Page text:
Falsified Medicines Directive: Medicines Authentication – Frequently Asked Questions

The EU has introduced additional measures across Europe designed to protect the medicines supply chain against the risk of falsified (or counterfeit) medicines.

Please find below further information on these requirements and the implications for pharmacists and pharmacies:

What is the Falsified Medicines Directive?

In 2011, the European (EU) Commission published a new directive, 2011/62/EU, known as the Falsified Medicines Directive. This Directive amends EU Directive 2001/83/EC on Human Medicinal Products and introduced new measures to safeguard public health by protecting the pharmaceutical supply chain from infiltration by falsified (or counterfeit) medicines.

The Commission Delegated Regulation (EU) 2016/161 (‘Delegated Regulation’) was published by the Commission in February 2016. This legislation sets out detailed rules for the safety features appearing on the packaging of medicinal products for human use. It supplements the Directive and sets out exactly what manufacturers, wholesalers and persons authorised to supply medicines to the public need to do to ensure that the medicines supplied to patients are authentic.

The publication of the Delegated Regulation was accompanied by the publication of a number of documents including a Q&A document from the EU Commission.

The Delegated Regulations on Safety Features came into effect across Europe on 9 February 2019. Irish legislation giving effect to Commission Delegated Regulation (EU) 2016/161 commenced on 8 February 2019.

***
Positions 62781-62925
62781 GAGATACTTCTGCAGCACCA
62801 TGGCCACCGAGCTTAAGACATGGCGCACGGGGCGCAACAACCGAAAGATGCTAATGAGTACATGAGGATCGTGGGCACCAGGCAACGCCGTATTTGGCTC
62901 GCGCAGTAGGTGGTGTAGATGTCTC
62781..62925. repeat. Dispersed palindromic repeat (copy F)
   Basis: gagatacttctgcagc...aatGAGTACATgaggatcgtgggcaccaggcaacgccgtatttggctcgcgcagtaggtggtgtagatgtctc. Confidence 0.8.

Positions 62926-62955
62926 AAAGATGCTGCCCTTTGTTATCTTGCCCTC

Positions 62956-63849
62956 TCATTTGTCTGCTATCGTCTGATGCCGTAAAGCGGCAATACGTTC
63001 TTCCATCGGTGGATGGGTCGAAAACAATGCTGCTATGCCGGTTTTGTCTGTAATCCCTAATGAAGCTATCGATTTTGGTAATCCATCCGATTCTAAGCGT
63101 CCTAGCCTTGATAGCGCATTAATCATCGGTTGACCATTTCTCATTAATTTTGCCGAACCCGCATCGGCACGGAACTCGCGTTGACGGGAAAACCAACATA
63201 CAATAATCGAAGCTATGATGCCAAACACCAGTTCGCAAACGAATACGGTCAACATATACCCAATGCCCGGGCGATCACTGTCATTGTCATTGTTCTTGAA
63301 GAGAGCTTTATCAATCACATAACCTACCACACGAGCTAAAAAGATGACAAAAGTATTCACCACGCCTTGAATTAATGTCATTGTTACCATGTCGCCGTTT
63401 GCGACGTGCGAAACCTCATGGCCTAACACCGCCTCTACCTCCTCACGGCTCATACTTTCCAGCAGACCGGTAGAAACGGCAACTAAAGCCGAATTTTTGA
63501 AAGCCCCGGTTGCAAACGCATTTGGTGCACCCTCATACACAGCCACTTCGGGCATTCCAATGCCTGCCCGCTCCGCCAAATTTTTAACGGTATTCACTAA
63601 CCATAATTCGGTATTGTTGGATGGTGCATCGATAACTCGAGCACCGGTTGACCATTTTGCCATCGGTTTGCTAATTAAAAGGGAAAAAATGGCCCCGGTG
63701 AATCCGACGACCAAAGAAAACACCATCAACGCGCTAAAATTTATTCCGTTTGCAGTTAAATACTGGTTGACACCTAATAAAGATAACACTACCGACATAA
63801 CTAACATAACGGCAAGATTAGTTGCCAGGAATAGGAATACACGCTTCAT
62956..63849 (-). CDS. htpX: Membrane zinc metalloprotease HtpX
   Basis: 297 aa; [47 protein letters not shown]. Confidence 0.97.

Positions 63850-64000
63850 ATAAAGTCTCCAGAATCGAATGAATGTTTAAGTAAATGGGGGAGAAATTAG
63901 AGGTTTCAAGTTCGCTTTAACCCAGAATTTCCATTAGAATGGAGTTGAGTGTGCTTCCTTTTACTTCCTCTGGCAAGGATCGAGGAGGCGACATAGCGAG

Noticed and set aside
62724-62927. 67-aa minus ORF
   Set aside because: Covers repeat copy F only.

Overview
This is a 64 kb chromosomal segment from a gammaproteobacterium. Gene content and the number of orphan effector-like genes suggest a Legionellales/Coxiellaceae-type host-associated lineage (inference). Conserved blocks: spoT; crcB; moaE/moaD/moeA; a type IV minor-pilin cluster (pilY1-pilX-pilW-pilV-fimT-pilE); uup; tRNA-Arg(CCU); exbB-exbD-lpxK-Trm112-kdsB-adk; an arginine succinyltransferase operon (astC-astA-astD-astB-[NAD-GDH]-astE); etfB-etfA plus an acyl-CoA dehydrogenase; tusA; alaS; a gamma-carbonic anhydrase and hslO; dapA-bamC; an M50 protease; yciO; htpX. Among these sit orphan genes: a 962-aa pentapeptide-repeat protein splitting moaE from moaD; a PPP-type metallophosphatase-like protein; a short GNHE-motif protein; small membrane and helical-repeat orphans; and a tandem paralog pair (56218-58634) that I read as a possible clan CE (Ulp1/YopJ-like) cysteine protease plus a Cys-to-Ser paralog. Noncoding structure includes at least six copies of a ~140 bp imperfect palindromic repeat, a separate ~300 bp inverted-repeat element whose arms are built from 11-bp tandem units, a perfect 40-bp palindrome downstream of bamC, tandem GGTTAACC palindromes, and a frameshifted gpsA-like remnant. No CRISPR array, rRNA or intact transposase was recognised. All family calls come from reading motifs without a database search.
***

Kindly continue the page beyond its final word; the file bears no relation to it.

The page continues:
What are the Safety Features?

The Delegated Regulations require all EU pharma companies (originator companies, generic companies and parallel distributors) to place ‘safety features’ on the packaging of medicinal products which consist of:

  1. An anti-tamper device so the person supplying it can be sure it hasn’t been interfered with. (Such devices are already common on many medicines but will be mandatory for most medicines in future).
  2. A special 2D barcode containing information about the medicine, known as unique identifiers. Embedded in this barcode will be a product code, serial number, batch number and expiry.
Tamper proof seal and 2D barcode

When are medicines required to have safety features?

The Delegated Regulation set an implementation deadline of 9February 2019 and manufacturers must ensure medicines released to the Irish market after this date have the required safety features.

Packs without safety features already on the market before 9th February 2019 may continue to be supplied by pharmacists until their expiry date, unless recalled before then.

Initially many products in pharmacies and hospitals will not have safety features on the packaging. The number of products with safety features on the packaging will increase over time as medicines come through the supply chain.

What are the implications for Pharmacists and Pharmacies?

According to the Delegated Regulation ‘a person authorised or entitled to supply medicines to the public’ must verify the safety features on the packaging of medicinal products upon supply of the medicines.

From 9 February 2019, if a medicinal product package has safety features on it:

  1. the unique identifier, contained in the 2D barcode, must be authenticated by scanning and decommissioning; and
  2. the anti-tamper device must be checked to ensure that it is intact.

To be able to scan and decommission the 2D barcode on a pack, pharmacies must be registered with the Irish Medicines Verification Organisation (IMVO) and connected to the Irish Medicines Verification System (IMVS).

Any pharmacy not registered with IMVO should contact IMVO as a priority to complete registration and connect to the IMVS.

Click below for more information

Expand all

  • National approach to implementation from 9 February 2019

  • Phased Ending of FMD Use and Learn Period

  • What are the requirements for hospitals?

  • Where can I get further information?